Sad – and glad – news in the animal world
Appeal staff writer
Some sad news from Lee Blomquist of the Lyon County Animal Advisory Council: A male golden retriever named “Weed” that was abandoned in the Mark Twain Estates in July 2005 has died of cancer.
Weed, about 5 years old at the time he was found, was near an old trailer with hundreds of foxtails and cheatgrass seeds embedded in his body that left more than 300 abcesses.
Lyon County Animal Services got together with Dr. Lisa Hayden, a Yerington veterinarian, to remove the foxtails.
Lee Blomquist, co-director of the Silvers Springs Spay and Neuter Clinic, helped care for the dog, giving him a new name and later finding a home for him.
She said Weed died this month from a cancer common in middle-aged golden retrievers.
“At least he had some time in a great home,” she said.
Good news for animals is that the Lyon County Commission has appointed Gordon Hutting, of Mound House, to the Lyon County Animal Control Advisory Board.
Hutting will represent Dayton, Mound House and Silver City on the board, with his term expiring in 2008.
Hutting is the owner of Cold Nose Kennels on Linehan Road in Mound House. He showed his devotion to his four-legged friends during last summer’s Linehan Complex fire, when he managed to evacuate 33 dogs, four horses, a donkey and some kittens from his property.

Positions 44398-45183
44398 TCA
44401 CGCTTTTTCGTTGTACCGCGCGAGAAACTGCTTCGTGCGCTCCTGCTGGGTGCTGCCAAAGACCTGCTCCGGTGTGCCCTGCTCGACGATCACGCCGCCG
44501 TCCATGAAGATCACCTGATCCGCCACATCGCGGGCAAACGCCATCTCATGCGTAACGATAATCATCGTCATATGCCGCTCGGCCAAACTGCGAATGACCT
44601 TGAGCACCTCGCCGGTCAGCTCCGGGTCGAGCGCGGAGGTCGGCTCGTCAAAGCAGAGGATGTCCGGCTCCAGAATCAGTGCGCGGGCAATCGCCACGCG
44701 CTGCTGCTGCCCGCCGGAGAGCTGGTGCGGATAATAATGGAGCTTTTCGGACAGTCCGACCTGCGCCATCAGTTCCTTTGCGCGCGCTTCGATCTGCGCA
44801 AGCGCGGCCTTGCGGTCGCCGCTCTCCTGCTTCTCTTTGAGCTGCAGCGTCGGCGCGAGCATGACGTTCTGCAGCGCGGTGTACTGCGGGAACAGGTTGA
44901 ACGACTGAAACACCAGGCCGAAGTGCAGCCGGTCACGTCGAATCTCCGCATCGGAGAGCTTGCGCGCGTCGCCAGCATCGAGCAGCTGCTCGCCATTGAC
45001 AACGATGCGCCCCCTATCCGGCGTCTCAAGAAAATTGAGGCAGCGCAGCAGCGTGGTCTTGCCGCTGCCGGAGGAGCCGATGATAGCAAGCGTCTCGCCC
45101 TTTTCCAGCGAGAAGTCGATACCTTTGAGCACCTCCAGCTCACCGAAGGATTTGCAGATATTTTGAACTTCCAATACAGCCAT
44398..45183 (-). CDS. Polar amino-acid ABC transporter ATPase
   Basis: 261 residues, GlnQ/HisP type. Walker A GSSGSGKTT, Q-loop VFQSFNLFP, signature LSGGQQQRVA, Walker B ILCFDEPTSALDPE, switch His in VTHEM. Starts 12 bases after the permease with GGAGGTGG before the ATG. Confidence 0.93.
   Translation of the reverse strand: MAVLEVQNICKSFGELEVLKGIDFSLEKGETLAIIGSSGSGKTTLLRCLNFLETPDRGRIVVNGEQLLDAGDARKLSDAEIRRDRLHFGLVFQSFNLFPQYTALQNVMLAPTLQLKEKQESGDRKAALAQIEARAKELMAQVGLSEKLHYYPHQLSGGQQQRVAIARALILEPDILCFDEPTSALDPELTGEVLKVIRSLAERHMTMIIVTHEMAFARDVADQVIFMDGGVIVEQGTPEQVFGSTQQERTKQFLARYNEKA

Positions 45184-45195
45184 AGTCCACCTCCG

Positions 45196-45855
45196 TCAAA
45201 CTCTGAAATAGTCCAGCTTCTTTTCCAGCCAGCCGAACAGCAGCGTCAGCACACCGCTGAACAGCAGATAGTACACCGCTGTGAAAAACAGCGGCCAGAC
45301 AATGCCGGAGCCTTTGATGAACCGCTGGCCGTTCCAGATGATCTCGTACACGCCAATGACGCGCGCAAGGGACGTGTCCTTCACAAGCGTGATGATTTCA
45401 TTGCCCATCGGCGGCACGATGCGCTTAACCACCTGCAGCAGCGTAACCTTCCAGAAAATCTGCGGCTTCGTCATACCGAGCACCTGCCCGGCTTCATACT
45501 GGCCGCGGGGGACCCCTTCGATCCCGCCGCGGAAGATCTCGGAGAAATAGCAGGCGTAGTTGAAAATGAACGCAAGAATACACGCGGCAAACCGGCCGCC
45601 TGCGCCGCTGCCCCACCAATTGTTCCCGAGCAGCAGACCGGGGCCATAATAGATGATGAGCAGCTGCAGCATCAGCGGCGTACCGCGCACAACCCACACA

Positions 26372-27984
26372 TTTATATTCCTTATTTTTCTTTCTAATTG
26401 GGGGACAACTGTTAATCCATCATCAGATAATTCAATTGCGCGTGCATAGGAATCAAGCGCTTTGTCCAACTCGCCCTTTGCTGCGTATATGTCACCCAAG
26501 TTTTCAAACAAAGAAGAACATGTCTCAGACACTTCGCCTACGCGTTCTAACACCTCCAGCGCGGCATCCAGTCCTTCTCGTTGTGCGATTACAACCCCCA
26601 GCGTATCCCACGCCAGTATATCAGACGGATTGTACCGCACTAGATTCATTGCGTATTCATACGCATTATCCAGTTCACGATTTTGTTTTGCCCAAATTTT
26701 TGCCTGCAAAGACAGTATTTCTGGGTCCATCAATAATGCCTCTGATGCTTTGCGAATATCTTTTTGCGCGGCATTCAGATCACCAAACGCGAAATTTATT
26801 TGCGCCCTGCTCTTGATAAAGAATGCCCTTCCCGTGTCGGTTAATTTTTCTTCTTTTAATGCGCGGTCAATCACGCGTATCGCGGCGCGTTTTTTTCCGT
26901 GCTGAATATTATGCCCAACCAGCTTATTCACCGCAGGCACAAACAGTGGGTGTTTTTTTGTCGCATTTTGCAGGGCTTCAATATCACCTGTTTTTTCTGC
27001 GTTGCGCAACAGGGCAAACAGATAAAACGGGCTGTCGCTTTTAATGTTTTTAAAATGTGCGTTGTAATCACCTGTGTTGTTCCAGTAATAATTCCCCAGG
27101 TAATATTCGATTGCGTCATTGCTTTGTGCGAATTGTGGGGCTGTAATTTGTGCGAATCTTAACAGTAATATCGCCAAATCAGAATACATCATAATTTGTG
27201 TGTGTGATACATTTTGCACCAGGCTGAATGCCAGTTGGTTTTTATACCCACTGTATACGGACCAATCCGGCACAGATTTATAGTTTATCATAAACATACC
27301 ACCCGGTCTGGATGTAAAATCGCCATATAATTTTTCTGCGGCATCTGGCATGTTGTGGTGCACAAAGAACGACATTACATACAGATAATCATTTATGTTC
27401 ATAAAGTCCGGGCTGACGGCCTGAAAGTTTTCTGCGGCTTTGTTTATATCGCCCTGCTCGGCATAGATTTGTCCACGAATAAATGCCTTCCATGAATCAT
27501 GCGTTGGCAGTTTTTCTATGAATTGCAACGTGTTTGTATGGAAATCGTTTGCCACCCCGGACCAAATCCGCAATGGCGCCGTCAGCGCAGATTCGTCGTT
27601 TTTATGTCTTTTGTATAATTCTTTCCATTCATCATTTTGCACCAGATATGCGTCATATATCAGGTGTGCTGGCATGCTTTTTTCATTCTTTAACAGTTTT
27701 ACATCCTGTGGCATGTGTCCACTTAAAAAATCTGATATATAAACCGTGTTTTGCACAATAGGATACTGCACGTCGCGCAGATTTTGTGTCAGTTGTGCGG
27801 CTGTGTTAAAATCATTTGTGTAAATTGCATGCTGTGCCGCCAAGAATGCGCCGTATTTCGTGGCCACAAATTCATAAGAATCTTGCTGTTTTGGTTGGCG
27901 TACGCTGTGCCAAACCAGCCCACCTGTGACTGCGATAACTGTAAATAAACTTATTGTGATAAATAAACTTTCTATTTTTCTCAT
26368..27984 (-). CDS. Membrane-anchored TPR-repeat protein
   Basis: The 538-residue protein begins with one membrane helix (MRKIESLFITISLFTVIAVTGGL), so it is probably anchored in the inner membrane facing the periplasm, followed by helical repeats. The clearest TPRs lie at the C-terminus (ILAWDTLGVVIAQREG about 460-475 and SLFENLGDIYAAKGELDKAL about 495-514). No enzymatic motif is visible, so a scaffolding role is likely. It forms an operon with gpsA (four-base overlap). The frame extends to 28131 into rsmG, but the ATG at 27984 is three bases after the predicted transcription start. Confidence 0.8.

Hutting also serves on the Mound House Advisory Council.
The Storey County Commission is going to look into establishing a trapping ordinance after several dogs were caught in leg-hold traps in the Virginia City Highlands.
Sheriff Jim Miller said the county doesn’t have an ordinance to address the issue. He said that in addition to the Highlands, traps had been found at the Tahoe Reno Industrial Park and Painted Rock in the north end of the county.
Miller said he was concerned not only about dogs, but children, wild horses and people riding dirt bikes or off-road vehicles in the area.
Ironically, according to District Attorney Harold Swafford, trappers are facing the same problem as their targets – encroachment by civilization.
“People have been trapping here for years,” he said. “Now civilization is moving into where there used to be just open areas.”
This month, two dogs were caught in leg-hold traps in the 40-acre area of the Highlands, and a trapper was cited for using traps that did not meet state requirements.
Chris Healy, public information officer for the Nevada Department of Wildlife, said jaws on a trap must leave enough space for a caught raptor to be able to get out.
Healy said that although the 40-acre parcels in the Virginia City Highlands are private property, no property owners have filed trespassing complaints, and there were no fences or signs posted.
Commissioner Bob Kershaw supported studying the problem.
“It only takes one person hiking out there to step in a trap,” he said.
• Contact reporter Karen Woodmansee at kwoodmansee¹@nevadaappeal.com or 882-2111, ext. 351.